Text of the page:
Our solar system consists of 8 planets excluding the dwarf planet, and out of all of those Pluto has the most eccentric orbit. It’s so eccentric that it also intersects the orbit of Neptune and comes near to the sun for almost 20 years. This might make you think that this would result in Neptune’s mass ejecting Pluto from it’s orbit. However, that is not the case as both the planet have orbital resonance, which means that both the planets are never in the same region of space at any given point of time.

The planet rotates slowly and in the opposite direction

When compared with other planets, Pluto rotates very slowly. This is why one day in Pluto is equal to almost 6.4 days on earth. Also, it rotates from east to west, like Neptune and Venus. Fun Pluto facts for kids – Pluto rotates on it sides, like Neptune.

Pluto is quite young and has tall ice mountains

Studies done after the flyby of the New Horizons space probe has shown that Pluto is less than a 100 million years and is free from the craters that are created due to impact of asteroids and other foreign objects. This makes the dwarf planet younger than most of the other planets. Also, the flyby revealed mysterious ice mountains rising as high as 11,000 feet above the surface of Pluto. This means that the mountain peaks are higher than the rocky mountains of Earth.

Pluto was almost discovered more than 10 times before being finally discovered

If you think that Clyde Tombaugh was the only person to identify Pluto as a planet, you are wrong. Pluto was actually sighted more than a dozen of time before Tombaugh finally said that it’s a planet. Percival Lowell first saw the glimpses of Pluto being a planet and apart from it there are evidences that show that there were many other astronomers as well who saw Pluto on their telescopes. However, no one realized the fact that it could be a planet. There’s also a probable Pluto sighting in the year 1909 by an astronomer.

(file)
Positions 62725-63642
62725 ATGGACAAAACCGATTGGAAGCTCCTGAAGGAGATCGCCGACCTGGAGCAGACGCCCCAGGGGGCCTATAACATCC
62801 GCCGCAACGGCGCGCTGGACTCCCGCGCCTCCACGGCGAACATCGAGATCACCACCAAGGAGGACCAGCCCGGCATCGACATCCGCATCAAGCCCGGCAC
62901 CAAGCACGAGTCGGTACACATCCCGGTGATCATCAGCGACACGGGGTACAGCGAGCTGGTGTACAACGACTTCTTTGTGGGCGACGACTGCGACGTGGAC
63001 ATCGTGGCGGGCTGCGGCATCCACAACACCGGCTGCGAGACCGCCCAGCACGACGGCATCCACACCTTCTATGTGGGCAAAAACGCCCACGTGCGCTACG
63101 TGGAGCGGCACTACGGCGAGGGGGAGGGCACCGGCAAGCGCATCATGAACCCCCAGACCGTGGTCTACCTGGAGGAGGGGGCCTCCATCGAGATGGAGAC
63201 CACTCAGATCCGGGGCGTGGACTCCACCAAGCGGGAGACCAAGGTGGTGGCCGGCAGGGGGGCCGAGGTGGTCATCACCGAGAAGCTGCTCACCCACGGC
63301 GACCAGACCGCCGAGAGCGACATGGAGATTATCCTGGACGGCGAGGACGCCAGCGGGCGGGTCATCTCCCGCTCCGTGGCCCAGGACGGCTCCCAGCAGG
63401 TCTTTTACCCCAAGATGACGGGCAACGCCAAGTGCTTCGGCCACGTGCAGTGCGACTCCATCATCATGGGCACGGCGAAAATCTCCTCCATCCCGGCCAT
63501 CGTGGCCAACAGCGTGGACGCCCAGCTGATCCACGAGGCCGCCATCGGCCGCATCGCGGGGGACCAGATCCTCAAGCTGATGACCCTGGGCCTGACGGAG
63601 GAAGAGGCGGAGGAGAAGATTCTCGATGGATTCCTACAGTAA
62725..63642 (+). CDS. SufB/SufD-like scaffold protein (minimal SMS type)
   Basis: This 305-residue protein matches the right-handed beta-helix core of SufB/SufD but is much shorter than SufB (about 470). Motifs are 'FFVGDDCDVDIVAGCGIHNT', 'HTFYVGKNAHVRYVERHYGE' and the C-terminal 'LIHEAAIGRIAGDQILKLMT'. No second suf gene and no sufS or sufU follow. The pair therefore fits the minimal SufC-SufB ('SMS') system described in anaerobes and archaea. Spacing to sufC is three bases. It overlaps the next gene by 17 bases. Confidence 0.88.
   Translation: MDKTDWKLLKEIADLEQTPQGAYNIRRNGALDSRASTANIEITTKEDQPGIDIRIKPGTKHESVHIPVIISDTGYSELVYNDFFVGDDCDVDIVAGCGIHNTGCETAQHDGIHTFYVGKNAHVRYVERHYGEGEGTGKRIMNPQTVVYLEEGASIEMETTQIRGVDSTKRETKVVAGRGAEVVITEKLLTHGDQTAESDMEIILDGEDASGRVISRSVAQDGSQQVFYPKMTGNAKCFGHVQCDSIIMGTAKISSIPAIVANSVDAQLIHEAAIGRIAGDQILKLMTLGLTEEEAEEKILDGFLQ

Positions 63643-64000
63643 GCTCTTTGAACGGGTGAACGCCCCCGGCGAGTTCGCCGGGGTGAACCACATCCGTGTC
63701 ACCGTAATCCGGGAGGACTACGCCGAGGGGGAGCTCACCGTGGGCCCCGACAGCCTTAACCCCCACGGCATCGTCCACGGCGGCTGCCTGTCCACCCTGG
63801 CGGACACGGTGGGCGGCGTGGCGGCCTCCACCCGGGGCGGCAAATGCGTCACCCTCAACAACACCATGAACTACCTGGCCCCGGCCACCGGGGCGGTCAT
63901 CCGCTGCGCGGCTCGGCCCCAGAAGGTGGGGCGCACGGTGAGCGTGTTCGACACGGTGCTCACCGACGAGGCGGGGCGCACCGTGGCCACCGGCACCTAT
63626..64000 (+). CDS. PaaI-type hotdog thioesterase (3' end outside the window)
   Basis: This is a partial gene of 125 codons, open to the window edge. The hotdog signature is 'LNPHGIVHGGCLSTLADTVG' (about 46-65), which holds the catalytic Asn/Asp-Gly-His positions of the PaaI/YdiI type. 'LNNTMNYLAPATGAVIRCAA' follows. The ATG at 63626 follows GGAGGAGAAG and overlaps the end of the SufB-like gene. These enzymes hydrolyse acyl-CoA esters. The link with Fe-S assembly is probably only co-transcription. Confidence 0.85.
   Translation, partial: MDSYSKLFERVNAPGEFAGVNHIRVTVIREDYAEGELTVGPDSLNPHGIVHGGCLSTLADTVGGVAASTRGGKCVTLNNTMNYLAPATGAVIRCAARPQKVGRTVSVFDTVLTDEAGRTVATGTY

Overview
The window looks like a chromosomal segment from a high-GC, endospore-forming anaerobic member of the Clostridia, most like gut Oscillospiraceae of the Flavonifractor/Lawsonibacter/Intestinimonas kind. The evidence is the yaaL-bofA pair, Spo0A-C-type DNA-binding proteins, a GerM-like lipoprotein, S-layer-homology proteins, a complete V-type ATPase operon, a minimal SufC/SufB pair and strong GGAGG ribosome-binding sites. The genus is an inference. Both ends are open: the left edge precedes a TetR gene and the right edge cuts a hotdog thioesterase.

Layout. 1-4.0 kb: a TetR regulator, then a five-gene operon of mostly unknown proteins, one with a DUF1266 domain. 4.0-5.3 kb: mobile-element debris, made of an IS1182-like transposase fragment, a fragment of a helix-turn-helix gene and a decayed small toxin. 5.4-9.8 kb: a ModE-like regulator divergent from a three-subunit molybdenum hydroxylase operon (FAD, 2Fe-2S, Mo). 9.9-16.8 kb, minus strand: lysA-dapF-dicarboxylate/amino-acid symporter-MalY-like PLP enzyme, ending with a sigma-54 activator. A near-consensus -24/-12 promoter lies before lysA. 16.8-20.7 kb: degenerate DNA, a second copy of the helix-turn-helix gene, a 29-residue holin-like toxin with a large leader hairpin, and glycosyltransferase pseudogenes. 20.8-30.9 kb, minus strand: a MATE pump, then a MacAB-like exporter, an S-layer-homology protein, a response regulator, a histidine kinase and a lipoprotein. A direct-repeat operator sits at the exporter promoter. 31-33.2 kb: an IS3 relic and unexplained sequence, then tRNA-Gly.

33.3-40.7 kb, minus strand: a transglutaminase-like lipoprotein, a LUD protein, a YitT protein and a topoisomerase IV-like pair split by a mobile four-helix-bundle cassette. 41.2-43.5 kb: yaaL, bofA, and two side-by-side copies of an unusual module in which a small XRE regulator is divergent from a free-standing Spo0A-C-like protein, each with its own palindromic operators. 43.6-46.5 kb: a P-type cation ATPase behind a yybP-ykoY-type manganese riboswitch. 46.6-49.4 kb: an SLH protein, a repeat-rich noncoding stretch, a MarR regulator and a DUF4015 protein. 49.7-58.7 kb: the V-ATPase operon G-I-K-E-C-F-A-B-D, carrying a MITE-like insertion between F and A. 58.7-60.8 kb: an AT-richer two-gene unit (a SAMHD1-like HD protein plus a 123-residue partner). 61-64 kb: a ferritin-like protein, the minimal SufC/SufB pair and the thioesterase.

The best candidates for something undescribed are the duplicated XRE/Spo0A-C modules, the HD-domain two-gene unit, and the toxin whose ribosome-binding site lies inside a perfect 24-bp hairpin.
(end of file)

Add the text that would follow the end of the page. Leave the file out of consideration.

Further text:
You might think Pluto is dark, but it’s not

As Pluto is the farthest object from the sun in our solar system, you might think that it would be dark in the planet. However, that is not the case, and Pluto is more brighter than what you might think. At noon on Pluto, you get enough brightness to be able to read a book without any issues.

Who Came First, The Planet Or The Dog?

Just as famous as the distant member of our solar system, is a dog named Pluto, Mickey Mouse’s dog to be exact. Pluto the dog came in to existence about the same time the planet was discovered. And as it turned out, Pluto the dog was named after Pluto the planet.

More Interesting Pluto Facts

  • Pluto is not visible with the naked eye, in fact is difficult to see with an amateur telescope.
  • You have to know exactly where to look to have any chance of seeing it and if you do it will simply appear as a rather dim star.
  • The Hubble telescope has taken some photos of Pluto, but even when digitally filtered and enhanced, very little can be seen out the surface except for a few dark blotches on an otherwise yellowish sphere.
  • The surface temperature averages around -225 degrees Celsius, with the surface consisting largely of frozen atmosphere (nitrogen, methane, ethane and carbon dioxide) water ice, and rock.
  • Pluto has a rather weird orbit in that it is quite elliptical whereas the orbits of the other planets are relatively much more circular.
  • One of the more unusual Pluto facts is its relationship with its moon Charon. Whereas our Moon revolves around the Earth, relative to both revolving around the sun, Pluto and Charon revolve around one another. In fact the two behave like a twin planet in many respects.
  • If you were on Pluto, looking at Charon, it would hang motionless in the sky, never appearing to move.
  • If you lived on the other side of Pluto, you would never see Charon! Charon is only about 750 miles in diameter, but the other two of Pluto’s moons are really tiny, with both being less than 40 miles in diameter.
  • If standing on Pluto’s surface you may or may not see Charon, depending upon what part of the planet you’re on, and the other moons might look like small specks, while the sun more likely would appear as a very bright star.
  • Pluto is just under 40 Astronomical Unit AU’s away from the sun, or nearly 3.7 billion miles. One of the interesting Pluto facts is, during its travels it does get to within 30 AU’s from the sun, still quite a distance.

What do you think?

Written by Kidzable